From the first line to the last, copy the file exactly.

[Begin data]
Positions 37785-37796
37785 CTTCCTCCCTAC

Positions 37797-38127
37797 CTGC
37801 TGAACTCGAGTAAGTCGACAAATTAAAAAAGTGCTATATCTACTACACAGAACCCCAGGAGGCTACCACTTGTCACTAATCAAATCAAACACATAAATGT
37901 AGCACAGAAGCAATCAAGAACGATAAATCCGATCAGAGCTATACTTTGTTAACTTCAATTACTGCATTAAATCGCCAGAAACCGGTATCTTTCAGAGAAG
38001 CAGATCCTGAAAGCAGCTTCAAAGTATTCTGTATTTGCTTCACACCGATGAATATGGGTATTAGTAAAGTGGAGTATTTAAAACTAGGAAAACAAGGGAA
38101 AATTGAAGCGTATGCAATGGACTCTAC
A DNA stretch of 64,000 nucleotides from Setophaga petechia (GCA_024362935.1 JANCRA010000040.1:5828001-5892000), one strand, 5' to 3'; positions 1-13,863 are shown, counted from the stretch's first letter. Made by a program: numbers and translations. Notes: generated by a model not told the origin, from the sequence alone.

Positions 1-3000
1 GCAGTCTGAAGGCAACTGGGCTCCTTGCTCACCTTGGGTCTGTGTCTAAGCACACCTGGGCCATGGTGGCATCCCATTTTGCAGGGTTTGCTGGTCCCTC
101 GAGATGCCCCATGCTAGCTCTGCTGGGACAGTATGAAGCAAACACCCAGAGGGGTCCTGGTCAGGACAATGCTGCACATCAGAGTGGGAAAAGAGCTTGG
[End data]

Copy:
Positions 37785-37796
37785 CTTCCTCCCTAC

Positions 37797-38127
37797 CTGC
37801 TGAACTCGAGTAAGTCGACAAATTAAAAAAGTGCTATATCTACTACACAGAACCCCAGGAGGCTACCACTTGTCACTAATCAAATCAAACACATAAATGT
37901 AGCACAGAAGCAATCAAGAACGATAAATCCGATCAGAGCTATACTTTGTTAACTTCAATTACTGCATTAAATCGCCAGAAACCGGTATCTTTCAGAGAAG
38001 CAGATCCTGAAAGCAGCTTCAAAGTATTCTGTATTTGCTTCACACCGATGAATATGGGTATTAGTAAAGTGGAGTATTTAAAACTAGGAAAACAAGGGAA
38101 AATTGAAGCGTATGCAATGGACTCTAC
A DNA stretch of 64,000 nucleotides from Setophaga petechia (GCA_024362935.1 JANCRA010000040.1:5828001-5892000), one strand, 5' to 3'; positions 1-13,863 are shown, counted from the stretch's first letter. Made by a program: numbers and translations. Notes: generated by a model not told the origin, from the sequence alone.

Positions 1-3000
1 GCAGTCTGAAGGCAACTGGGCTCCTTGCTCACCTTGGGTCTGTGTCTAAGCACACCTGGGCCATGGTGGCATCCCATTTTGCAGGGTTTGCTGGTCCCTC
101 GAGATGCCCCATGCTAGCTCTGCTGGGACAGTATGAAGCAAACACCCAGAGGGGTCCTGGTCAGGACAATGCTGCACATCAGAGTGGGAAAAGAGCTTGG